But on his first ballot, Crowder opted to help elect Republican Gov. Claude Kirk, who took office in 1967 as Florida’s first top GOP official since Reconstruction after the Civil War. Crowder found himself voting more Republican than Democratic in the following elections, and switched to Republican in 1980. By then, Crowder said Martin County had turned overwhelmingly Republican.
Not until recently — after George H.W. Bush’s presidency, Crowder estimates — did the mood in politics become so combative.
“There was the typical rivalries and contests, but it was not so divided that it seemed like they hated each other, despised each other, said vile things about each other,” Crowder said.
Crowder arrived in Martin in 1958 when he was 13 years old. His father had been a pilot in the Navy and moved his family to Florida when a civilian job opened up at Pratt & Whitney in West Palm Beach.
Crowder graduated from Martin County High School in 1963 before joining the U.S. Marines active reserves and ready reserves until 1971. Then he got his first law enforcement gig as a sheriff’s dispatcher while attending Indian River Community College in 1965.
From 1968-69, he joined the Stuart Police Department and was promoted to Stuart’s first police detective. Just three years later, Gov. Reubin Askew appointed Crowder the Martin County sheriff when the sitting sheriff was suspended. James Holt was elected to replace Crowder later that year.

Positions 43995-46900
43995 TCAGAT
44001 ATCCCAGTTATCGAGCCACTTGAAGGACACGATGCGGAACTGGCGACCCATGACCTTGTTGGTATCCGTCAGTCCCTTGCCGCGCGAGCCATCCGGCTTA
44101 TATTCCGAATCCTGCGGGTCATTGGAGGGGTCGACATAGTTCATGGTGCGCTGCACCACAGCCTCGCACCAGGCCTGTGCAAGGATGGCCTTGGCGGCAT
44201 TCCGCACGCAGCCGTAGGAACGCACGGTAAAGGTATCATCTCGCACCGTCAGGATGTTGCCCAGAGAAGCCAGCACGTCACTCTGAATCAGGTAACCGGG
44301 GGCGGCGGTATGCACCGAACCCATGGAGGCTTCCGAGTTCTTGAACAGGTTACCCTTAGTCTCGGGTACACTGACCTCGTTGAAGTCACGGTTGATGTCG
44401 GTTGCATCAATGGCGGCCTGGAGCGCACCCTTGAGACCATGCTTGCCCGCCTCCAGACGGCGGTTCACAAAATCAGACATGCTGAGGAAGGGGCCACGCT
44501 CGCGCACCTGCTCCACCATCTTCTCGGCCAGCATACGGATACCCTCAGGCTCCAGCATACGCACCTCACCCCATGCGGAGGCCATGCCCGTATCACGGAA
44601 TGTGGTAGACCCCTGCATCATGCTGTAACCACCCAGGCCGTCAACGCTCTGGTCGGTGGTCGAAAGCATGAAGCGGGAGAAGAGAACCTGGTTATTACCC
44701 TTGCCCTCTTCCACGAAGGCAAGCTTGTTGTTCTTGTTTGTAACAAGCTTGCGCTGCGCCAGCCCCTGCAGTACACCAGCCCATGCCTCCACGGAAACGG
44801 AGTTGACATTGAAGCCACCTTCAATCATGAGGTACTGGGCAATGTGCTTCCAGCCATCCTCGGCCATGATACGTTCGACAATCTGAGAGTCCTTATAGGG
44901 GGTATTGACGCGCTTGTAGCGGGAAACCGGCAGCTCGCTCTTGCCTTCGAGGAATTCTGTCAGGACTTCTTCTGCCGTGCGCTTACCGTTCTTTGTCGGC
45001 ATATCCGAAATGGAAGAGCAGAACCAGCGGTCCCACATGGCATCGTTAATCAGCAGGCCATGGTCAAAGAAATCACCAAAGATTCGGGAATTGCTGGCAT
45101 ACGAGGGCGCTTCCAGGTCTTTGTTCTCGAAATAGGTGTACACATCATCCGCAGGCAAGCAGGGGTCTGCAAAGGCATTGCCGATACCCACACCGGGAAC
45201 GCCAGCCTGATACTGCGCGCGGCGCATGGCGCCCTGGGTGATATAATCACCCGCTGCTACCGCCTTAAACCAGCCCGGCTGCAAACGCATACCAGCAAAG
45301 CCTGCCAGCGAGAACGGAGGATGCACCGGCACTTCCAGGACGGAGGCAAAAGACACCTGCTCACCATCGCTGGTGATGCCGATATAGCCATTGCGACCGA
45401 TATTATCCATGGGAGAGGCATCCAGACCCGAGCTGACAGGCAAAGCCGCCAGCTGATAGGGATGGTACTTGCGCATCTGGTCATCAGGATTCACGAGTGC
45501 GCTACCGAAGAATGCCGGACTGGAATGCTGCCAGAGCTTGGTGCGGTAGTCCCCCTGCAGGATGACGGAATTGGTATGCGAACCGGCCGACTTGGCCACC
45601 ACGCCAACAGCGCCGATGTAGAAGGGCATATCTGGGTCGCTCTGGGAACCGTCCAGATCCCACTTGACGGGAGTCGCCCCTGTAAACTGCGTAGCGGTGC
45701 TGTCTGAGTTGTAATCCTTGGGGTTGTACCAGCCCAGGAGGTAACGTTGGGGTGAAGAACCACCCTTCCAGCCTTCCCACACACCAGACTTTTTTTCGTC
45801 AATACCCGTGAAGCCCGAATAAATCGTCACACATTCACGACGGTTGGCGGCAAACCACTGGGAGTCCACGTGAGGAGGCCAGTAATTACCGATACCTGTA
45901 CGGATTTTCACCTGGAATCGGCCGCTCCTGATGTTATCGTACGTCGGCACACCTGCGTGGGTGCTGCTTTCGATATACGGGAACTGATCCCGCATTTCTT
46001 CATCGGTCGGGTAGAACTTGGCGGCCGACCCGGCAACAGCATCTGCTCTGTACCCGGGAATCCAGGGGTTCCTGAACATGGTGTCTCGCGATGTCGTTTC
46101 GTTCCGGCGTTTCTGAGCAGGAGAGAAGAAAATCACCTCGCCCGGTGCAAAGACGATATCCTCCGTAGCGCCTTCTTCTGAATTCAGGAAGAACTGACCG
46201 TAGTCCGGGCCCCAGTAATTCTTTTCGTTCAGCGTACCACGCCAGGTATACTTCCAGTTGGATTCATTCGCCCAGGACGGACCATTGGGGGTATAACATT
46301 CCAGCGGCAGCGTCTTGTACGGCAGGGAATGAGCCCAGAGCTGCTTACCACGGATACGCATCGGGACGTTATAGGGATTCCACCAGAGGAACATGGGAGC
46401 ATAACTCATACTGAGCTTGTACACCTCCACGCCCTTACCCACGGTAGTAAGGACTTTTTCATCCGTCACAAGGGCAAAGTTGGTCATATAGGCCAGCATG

Crowder took a one-year hiatus to head security at the St. Lucie Nuclear Plant and then returned to the sheriff’s office as a criminal investigator in 1974. He became the St. Lucie County Sheriff’s Office undersheriff in 1985.
Crowder was elected Martin sheriff as a Republican in 1992. He won re-election unopposed the next two terms, and won in landslides in 2004 and 2008.
He has also been a National Rifle Association member for about a half century and an avid wildlife watcher for years. Like West, he is a longtime motorcycle rider, but has since traded in his Harleys and BMW bikes for a Jeep Wrangler more suitable for his wife and dog to come along for the ride.
BATTLES WITH THE PARTY
Treasure Coast Republican officials never told voters who to vote for during August primaries that pitted one party member against another before. This year, that’s changing. And their message is abundantly clear — vote for West over Crowder.
The St. Lucie Republican Executive Committee voted to endorse West. So did Palm Beach’s. The Martin committee could make the move early this month.